Man’s Humanity and Inhumanity to Man

I spent this week in Vietnam and Cambodia.  These two nations were inextricably linked in America’s wars in Indochina (it is interesting, but logical, to find that the conflict we refer to as “the Vietnam War” is here known to everyone as “the American War.”)  Today Cambodia has a government installed by Vietnam and dependent on it — during my visit, the premier of Vietnam was in town, and the wall of the royal palace in Pnomh Penh was festooned with banners proclaiming  “Long live the Socialist Republic of Vietnam”  and praising the friendship of the two nations.

This is ironic since historically Cambodia has feared Vietnam and the latter came as invaders in 1978; and the current government of Cambodia is a dictatorship of 30 years standing held in low esteem by most Cambodians.  Still, the Cambodians tolerate the status quo quietly because it is seen as far preferable to the violent rule of the Khmer Rouge and the subsequent civil war, which ended when Vietnam drove the Khmers out of the country.

The Khmer Rouge’s campaign to purify the nation killed between 2 and 3 million Cambodians, perhaps a quarter of the population.  I visited one of the famed killing fields, where human teeth and bone fragments still appear on the ground, more exposed by each heavy rain.  The site has dozens of large basins, about 20 feet in diameter, that were mass graves, now eerily filled with wildflowers and thousands of butterflies which flit over grave sites like tiny spirits of the dead.  There are also trees  against whose trunks babies had their skulls smashed, and in the center a four-story memorial stupa whose central atrium encloses a glass structure filled with over five thousand skulls from the victims.

I later visited the notorious Tuol Sleng prison (also known as S-21).  This was the most famous detention and execution center of the Khmer Rouge – a converted high school near the center of the town. Many of the victims were former Khmer Rouge who were tortured and executed for alleged treason, including women and children.  The prison is ghastly – there is no other word.  The empty cells remain, many with shackles, as do torture devices (paintings on the wall of one compound depict the tortures for those whose imagination needs assistance).   Barbed wire is everywhere, on the walls and across the balconies of the former classrooms. Photos of the victims, many grossly emaciated, line several buildings.  In the last room, a pile of bones and skulls shows the outcome for most inmates (only 7 survived out of thousands who entered).

One leaves these graphic monuments astonished and horrified at the cruelty that human beings can inflict on others.   Yet not far off is a living monument to generosity and goodness.  This is the foundation Pour un Sourire d’Enfants (For a Smile for the Children), an NGO that provides comprehensive educational support to some of the poorest children in Cambodia.  PSE was founded in 1992 by a French couple — known affectionately at PSE as ‘Mamma and Papa’ – who were struck by the wretched condition of children who literally lived on a scrap heap.  Near the site of a vast garbage dump outside the center of Phnom Penh, where families scavenged for food and items to recycle, Mamma and Papa built a small shelter and school.  Their goal was to give a chance at a decent life to children who otherwise would have no chance for education or normal work.

Today, PSE has grown into a professional organization that assists 6,000 children across Cambodia.  The children are of all ages, from infants to age 18, and are admitted only on the basis of stringent standards of poverty or family abuse. (Children in impoverished families in Cambodia are not only prone to beatings and emotional anguish, but also to being sold into service or prostitution).  PSE provides housing for children who are abandoned or endangered in their homes.  For children whose families are safe but too poor to send them to school, PSE provides a comprehensive educational and vocational training program, along with meals and uniforms.  In addition to the children in the area attending classes at the PSE facility, PSI also provides financial support for school fees and uniforms, and social work guidance, for poor families in a broader area, including two satellite facilities in other cities in Cambodia.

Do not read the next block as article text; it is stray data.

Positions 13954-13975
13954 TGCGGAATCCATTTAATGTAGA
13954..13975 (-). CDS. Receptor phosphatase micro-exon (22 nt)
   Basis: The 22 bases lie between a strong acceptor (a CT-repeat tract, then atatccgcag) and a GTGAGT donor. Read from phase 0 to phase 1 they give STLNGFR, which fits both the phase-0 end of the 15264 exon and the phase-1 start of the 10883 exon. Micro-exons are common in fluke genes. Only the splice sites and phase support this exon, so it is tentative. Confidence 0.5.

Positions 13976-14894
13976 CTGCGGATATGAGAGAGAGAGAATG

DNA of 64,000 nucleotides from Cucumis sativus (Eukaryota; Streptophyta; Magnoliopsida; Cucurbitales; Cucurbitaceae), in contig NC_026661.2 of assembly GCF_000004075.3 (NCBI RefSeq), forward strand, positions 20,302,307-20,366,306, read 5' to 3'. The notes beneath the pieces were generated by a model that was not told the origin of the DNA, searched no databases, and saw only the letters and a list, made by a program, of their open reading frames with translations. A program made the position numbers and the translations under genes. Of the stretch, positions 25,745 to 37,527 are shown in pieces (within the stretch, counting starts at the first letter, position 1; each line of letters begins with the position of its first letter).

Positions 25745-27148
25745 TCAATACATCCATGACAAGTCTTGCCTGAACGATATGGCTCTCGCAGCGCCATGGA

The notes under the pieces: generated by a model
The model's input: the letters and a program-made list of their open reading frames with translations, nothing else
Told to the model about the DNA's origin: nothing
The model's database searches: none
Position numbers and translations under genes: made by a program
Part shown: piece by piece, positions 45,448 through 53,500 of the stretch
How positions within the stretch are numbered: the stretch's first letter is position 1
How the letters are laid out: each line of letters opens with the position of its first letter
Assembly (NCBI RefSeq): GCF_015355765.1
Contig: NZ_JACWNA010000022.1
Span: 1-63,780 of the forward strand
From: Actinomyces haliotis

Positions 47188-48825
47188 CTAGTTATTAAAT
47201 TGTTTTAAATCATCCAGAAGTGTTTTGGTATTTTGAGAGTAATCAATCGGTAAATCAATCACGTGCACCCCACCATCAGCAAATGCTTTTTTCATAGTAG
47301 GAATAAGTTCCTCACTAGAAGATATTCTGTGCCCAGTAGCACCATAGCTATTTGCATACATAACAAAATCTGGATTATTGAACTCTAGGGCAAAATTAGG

PSE offers a wide range of vocational and class training.  We were told that students choose their course – from auto mechanics and landscaping to nanny/maid service, restaurant work, and other hospitality fields, to information technology.  Those with the desire and ability can prepare for university exams or business school.  PSE told us that most of their graduates are eagerly sought by local and international businesses.  They really do appear to transform lives.  It was delightful to see the children, of all ages, in neat clean clothes, looking purposeful and happy, working together to pursue their chores.

After seeing the horrors of war, it was redeeming to see these efforts at rebuilding lives.  Cambodia still is struggling to recover from the nightmare of the Khmer Rouge years, but a new generation is rising.  With international support and organizations like PSE, they have hope again.

To be sure, it will take another generation to overcome the corruption of the current regime, and the poverty of the population. But Cambodia has great natural beauty, from seacoasts to mountains to the historical wonders of Angkor Wat; it has plenty of water for agriculture; and a young population eager to work and learn.  In a few decades, this could be one of the most attractive places on earth, even though just a generation ago it was one of the most horrific and wretched.



About jackgoldstone

Hazel Professor of Public Policy at George Mason University
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